Fu means "universal", "wide(ly)" kyu means "reach out", "exert", "exercise", "cause" As a compound, it can mean "dissemination"; reading the kanji separately, it can mean "universal exercise." Therefore, Fukyu kata can be understood to mean "universal exercise kata for wide dissemination"

 

Gekisai

 

Geki means "beat", "attack", "defeat", "destroy", "conquer" sai means "smash", "break", "crush", As a verb compound, Gekisai suru ("suru" is the verb "to do") means to "defeat (the enemy); reading the kanji separately, it can mean "destroy and break", or any other permutation of the above definitions. Therefore, "Gekisai kata" can be understood to mean "kata to defeat, destroy, conquer the enemy by breaking, smashing, and crushing."

 

Kihon Kata

 

Ki means "fundamental" or "foundation", hon means "book" or "text" As a compound; Kihon means "foundation; basis; standard". The following kata is the fundamental text of Goju-Ryu.

 

Sanchin

 

San means three, chin means "war", "battle", "match" Sanchin essentially means "three battles" - also, "chin" is not a standard Japanese pronunciation of the kanji (that would be tatakau, "to hit") but a more Chinese influenced pronunciation.

 

Kaishu Kata

 

Kai means open, shu means hand as a compound, kaishu means open handed. The following list is of openhanded kata.

 

Saifa

 

Sai is the same as in Gekisai - "smash", "break", "crush", fa means "rend", "rip", "tear", "break", "destroy", "defeat", "frustrate" There is no standard reading for Saifa as a compound; thus its meaning may be derived from a combination of the above definitions - for example, it may be understood to mean "smash and destroy" or "break and rip."

 

Seiyunchin

 

Sei means "system", "law", "rule" un means pull", "tug", "jerk", chin is the same as in sanchin, "war", "battle", "match" There is no standard reading for Seiyunchin as a compound; thus its meaning may be derived from a combination of the above definitions - for example, "a system of battle by pulling", suggesting a fighting method centering around grabbing and yanking.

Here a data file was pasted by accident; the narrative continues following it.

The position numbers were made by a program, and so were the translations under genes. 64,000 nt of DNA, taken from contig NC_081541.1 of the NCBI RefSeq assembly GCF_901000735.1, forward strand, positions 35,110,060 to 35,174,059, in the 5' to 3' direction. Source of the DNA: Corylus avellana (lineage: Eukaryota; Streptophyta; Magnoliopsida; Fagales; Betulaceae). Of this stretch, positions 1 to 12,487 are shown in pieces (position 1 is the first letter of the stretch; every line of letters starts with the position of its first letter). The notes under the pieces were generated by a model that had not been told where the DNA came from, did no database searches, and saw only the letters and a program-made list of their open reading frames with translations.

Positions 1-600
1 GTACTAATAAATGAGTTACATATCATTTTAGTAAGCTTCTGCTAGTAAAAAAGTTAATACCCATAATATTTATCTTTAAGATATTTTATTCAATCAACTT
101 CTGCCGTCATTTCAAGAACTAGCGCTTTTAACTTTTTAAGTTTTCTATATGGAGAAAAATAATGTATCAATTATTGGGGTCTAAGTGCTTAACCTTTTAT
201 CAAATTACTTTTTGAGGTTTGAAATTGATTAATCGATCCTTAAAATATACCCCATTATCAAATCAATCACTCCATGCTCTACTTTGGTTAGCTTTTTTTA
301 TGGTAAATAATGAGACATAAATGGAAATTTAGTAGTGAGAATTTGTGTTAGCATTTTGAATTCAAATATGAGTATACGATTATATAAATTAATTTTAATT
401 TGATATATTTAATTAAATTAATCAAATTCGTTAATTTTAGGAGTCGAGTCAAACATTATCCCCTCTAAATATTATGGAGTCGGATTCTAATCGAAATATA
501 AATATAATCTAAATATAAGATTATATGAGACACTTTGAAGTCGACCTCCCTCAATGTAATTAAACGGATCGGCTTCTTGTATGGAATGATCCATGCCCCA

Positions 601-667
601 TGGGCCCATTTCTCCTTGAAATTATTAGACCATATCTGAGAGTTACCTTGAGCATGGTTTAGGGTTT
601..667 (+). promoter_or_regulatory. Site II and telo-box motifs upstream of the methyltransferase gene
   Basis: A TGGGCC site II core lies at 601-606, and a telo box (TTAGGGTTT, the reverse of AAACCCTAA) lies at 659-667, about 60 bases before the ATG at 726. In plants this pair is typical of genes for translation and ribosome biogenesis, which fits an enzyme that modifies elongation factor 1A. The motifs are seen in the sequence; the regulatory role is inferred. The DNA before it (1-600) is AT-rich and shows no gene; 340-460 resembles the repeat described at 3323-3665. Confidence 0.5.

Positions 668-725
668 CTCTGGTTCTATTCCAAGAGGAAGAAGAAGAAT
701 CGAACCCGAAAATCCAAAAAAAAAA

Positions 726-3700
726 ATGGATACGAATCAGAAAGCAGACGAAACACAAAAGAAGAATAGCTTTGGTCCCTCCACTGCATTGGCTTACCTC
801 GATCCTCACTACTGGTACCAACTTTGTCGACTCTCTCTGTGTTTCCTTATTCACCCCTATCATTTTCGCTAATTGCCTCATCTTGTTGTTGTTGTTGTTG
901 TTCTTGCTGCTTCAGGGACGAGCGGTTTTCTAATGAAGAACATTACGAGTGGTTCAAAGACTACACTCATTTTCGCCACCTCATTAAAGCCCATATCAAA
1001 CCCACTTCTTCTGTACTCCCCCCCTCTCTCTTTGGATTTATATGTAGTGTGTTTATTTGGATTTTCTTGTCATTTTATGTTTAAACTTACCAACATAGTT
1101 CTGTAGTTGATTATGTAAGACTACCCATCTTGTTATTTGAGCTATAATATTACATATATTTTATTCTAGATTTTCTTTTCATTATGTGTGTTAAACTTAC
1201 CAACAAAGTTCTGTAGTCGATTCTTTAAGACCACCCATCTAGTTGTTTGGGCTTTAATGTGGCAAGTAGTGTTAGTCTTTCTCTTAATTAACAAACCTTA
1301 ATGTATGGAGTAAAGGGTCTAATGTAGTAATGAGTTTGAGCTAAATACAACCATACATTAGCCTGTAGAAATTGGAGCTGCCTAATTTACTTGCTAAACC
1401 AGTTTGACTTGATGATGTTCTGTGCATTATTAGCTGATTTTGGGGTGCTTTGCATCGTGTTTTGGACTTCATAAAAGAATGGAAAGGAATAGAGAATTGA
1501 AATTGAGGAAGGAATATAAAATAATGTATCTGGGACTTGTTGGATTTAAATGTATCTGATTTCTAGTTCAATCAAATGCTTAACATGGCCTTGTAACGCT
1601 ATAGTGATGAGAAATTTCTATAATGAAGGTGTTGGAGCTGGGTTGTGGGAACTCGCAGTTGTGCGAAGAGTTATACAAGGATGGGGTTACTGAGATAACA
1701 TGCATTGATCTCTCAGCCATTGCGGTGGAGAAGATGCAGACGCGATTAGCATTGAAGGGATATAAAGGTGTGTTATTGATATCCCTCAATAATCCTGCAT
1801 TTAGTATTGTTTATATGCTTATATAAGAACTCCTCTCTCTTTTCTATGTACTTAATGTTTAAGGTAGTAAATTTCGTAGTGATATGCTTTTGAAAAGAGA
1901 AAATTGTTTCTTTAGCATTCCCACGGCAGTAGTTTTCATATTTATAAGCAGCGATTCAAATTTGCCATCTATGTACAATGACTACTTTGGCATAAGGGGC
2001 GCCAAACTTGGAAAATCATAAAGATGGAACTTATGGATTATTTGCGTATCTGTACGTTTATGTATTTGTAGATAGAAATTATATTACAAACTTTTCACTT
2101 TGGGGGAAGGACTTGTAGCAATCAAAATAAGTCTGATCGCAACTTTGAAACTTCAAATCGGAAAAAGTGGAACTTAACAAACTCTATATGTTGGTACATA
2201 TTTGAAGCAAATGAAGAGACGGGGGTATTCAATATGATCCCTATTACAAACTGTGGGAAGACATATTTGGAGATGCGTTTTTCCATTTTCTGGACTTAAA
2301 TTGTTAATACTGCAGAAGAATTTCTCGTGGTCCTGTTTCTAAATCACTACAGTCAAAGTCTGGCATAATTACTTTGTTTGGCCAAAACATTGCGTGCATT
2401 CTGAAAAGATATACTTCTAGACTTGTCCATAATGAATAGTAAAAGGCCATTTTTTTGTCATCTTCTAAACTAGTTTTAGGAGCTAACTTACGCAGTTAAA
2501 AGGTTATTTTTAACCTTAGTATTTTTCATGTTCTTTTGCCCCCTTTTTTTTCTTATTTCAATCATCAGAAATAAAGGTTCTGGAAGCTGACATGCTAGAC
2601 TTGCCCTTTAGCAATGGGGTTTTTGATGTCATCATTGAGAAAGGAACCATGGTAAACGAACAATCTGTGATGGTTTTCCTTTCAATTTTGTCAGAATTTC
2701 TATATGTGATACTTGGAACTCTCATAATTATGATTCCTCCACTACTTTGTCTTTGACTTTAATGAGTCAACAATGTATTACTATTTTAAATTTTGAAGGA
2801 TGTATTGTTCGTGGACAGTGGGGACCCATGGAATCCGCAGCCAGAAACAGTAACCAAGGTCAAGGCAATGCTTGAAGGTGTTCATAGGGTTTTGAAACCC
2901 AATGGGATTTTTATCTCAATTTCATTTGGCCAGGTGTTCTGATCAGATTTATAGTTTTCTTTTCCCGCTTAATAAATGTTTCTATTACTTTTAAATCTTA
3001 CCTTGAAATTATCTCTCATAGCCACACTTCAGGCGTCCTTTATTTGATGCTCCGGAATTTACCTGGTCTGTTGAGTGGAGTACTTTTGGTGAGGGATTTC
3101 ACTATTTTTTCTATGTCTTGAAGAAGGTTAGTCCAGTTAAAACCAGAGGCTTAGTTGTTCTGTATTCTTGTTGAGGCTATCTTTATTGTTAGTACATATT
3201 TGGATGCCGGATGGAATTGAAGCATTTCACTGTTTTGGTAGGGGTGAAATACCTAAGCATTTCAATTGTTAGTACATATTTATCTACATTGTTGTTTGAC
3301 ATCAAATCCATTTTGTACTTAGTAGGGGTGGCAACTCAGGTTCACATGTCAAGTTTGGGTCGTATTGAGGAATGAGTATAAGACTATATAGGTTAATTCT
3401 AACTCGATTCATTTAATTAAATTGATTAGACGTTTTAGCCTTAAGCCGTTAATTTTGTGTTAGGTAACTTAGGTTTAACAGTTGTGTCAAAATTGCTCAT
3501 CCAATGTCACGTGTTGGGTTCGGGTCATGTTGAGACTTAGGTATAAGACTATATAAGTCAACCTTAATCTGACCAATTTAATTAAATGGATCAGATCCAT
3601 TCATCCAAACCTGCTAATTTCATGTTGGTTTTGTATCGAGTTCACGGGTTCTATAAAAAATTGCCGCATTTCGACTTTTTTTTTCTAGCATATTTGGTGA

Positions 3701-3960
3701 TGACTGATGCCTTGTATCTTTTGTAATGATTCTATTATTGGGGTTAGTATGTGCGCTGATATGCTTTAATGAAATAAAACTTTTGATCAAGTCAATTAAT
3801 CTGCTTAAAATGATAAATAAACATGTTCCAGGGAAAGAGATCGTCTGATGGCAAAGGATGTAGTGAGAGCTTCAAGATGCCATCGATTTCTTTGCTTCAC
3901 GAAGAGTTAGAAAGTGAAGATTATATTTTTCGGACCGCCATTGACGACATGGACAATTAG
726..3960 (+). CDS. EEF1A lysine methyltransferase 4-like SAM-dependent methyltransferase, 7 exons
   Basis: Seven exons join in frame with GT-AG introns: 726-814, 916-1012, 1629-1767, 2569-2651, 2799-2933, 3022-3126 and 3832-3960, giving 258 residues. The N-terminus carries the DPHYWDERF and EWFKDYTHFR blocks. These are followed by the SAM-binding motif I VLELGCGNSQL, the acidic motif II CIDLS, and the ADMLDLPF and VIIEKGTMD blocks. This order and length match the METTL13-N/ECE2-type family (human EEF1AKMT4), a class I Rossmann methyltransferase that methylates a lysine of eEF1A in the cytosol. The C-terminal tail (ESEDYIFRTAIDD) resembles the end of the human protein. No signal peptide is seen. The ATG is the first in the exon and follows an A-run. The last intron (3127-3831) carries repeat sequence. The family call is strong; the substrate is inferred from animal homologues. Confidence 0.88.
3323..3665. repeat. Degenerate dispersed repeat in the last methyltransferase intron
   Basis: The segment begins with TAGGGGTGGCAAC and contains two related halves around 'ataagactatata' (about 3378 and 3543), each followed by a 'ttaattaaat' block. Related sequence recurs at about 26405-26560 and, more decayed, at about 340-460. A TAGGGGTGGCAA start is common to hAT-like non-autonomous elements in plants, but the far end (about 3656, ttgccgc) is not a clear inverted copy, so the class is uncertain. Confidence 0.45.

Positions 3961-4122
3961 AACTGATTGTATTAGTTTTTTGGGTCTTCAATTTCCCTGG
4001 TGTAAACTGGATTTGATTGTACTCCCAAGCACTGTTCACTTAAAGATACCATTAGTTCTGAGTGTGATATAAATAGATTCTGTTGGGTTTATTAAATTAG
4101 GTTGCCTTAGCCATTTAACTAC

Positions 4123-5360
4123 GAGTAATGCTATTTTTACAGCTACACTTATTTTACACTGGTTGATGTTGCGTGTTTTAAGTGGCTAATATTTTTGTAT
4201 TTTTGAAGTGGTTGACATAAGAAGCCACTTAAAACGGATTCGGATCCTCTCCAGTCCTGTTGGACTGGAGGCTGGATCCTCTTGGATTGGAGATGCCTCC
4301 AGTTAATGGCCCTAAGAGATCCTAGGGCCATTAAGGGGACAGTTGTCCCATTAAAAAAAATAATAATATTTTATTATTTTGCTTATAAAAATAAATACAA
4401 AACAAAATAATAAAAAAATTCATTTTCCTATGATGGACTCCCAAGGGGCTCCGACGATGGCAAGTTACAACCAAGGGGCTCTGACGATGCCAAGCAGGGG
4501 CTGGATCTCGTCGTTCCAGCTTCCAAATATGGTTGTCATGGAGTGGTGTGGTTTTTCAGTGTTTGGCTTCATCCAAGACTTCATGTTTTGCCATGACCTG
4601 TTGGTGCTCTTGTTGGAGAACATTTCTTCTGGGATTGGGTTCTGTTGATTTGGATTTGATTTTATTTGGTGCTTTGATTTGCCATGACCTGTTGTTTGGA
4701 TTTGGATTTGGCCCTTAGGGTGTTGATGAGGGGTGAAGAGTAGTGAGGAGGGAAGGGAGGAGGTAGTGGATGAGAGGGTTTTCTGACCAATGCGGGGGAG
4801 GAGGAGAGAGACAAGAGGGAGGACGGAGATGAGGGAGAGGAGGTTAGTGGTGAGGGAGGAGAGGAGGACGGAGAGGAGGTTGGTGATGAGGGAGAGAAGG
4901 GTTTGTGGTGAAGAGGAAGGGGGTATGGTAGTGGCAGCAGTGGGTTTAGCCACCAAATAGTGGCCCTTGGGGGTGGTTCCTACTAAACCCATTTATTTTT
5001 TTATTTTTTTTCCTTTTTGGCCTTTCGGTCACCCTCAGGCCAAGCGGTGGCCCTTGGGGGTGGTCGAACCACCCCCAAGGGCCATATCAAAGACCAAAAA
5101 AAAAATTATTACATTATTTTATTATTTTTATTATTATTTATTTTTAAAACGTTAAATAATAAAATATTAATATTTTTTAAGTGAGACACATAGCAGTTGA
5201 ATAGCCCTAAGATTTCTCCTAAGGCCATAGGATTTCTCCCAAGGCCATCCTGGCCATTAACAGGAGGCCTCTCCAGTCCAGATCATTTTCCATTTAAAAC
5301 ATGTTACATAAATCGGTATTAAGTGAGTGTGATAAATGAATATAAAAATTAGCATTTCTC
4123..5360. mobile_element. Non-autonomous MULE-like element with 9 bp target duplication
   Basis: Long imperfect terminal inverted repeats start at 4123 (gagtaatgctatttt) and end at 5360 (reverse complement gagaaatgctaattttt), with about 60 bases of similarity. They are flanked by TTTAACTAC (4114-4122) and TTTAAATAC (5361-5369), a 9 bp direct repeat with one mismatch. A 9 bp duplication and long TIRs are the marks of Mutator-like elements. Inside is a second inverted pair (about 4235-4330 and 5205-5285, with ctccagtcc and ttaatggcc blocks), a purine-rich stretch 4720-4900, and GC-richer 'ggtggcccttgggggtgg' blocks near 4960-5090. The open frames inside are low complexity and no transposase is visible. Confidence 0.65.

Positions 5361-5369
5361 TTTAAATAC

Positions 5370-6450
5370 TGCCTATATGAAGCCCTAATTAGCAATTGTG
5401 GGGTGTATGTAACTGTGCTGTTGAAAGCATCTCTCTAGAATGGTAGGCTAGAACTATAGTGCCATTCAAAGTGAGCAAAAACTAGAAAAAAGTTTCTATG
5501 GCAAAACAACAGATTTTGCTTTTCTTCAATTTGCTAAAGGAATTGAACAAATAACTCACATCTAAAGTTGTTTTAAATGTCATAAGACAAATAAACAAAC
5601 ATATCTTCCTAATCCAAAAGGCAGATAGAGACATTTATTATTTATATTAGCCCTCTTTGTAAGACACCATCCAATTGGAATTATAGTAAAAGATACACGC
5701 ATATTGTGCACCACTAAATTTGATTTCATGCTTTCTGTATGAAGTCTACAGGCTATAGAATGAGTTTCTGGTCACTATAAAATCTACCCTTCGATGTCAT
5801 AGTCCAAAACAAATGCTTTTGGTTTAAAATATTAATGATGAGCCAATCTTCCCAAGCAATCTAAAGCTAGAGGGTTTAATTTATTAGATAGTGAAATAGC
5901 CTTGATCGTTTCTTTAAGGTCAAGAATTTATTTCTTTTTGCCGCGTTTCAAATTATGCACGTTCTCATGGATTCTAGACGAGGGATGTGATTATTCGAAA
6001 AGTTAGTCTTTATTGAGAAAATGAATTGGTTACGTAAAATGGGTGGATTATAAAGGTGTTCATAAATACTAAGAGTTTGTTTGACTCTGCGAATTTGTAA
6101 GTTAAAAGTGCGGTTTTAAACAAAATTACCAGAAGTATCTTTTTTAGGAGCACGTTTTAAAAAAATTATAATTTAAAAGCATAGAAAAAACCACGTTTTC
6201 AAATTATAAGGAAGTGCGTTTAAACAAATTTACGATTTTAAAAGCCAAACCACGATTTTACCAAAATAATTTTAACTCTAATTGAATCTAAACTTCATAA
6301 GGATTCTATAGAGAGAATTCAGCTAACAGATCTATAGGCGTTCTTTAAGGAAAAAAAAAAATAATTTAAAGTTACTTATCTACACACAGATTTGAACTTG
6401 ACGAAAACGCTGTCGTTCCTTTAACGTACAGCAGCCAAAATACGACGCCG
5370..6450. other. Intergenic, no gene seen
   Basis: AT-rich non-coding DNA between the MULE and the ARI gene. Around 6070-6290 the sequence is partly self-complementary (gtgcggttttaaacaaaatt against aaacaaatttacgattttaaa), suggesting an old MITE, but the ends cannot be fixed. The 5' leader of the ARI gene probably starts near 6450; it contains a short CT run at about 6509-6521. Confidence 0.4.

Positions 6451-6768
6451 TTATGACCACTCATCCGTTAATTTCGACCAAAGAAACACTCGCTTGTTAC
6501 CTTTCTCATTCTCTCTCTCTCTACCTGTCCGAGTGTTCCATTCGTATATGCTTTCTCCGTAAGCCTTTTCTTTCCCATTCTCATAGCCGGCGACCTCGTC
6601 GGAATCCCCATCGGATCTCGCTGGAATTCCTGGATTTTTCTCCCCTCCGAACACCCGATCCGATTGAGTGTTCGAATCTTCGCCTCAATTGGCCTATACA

Sanseiru

 

San means three, sei means ten, ru means six te means hand as a compound, sanseiru means 36. Te means hand, or method. Thus, Sanseiru can be read as 36 methods, or 36 techniques.

 

Seipai

 

Sei means ten pai means eight te means hand As a compound, Seipai means 18. Te means hand, or method. Thus, sanseiru can be read as 18 methods, or 18 techniques.

 

Shisochin

 

Shi means four, so means "yonder", "facing", chin is the same as in Sanchin, "war", "battle", "match" As a compound, "shiso" means "facing the four directions", a concept similar to the "four corners of the earth," or all directions. Thus, shisochin can be understood to mean, "a battle in all directions."

 

Seisan

 

Sei means 10, san means 3, te means hand As a compound, Seisan means 13. Te means hand, or method. Thus, Seisan can be read as 13 methods, or 13 techniques.

 

Kururunfa

 

ku means "long" or "continued" ru means "stop" run means "suddenly", "immediately", "in a hurry" fa means the same as in Saifa - "rend", "rip", "tear", "break", "destroy", "defeat", "frustrate" There is no standard reading for Kururunfa as a compound; thus its meaning may be derived from a combination of the above definitions - for example, "continued sudden stop and
break". Compare with Seiyunchin, "a kata for yanking and pulling.

 

Suparinpai

 

Su means one, pa means hundred, ren means zero, nothing, cipher, fall pai means eight
te means hand There is no standard meaning for Suparenpai as a compound. Usually the name is read to mean 108, but the presence of the character ren complicates this. Interestingly, this character was the "zero" of the Japanese Zero fighter plane in WWII, indicating some connection with combat not indicated in standard dictionaries.

 

Heishu Kata

 

Hei means closed shu means hand As a compound, Heishu means close handed. The following list is of close handed kata.

 

Tensho

 

Ten means "revolve", "turn around", "change" sho means "manipulate", "rule",
"administer", "conduct", "palm of hand" There is no standard reading for Tensho as a compound; thus its meaning may be derived from a combination of the above definitions – for example, "revolving palm of the hand".

 

 Note: 

The kata Sanseiru, Seipai, Seisan and Suparenpai include "te" as the final character. It is not spoken but exists as a reminder of the Chinese origin of the kata names which were numbers originally symbolizing certain Buddhist concepts.

This info was take from an upcoming book on Goju-Ryu by Sensei Morales.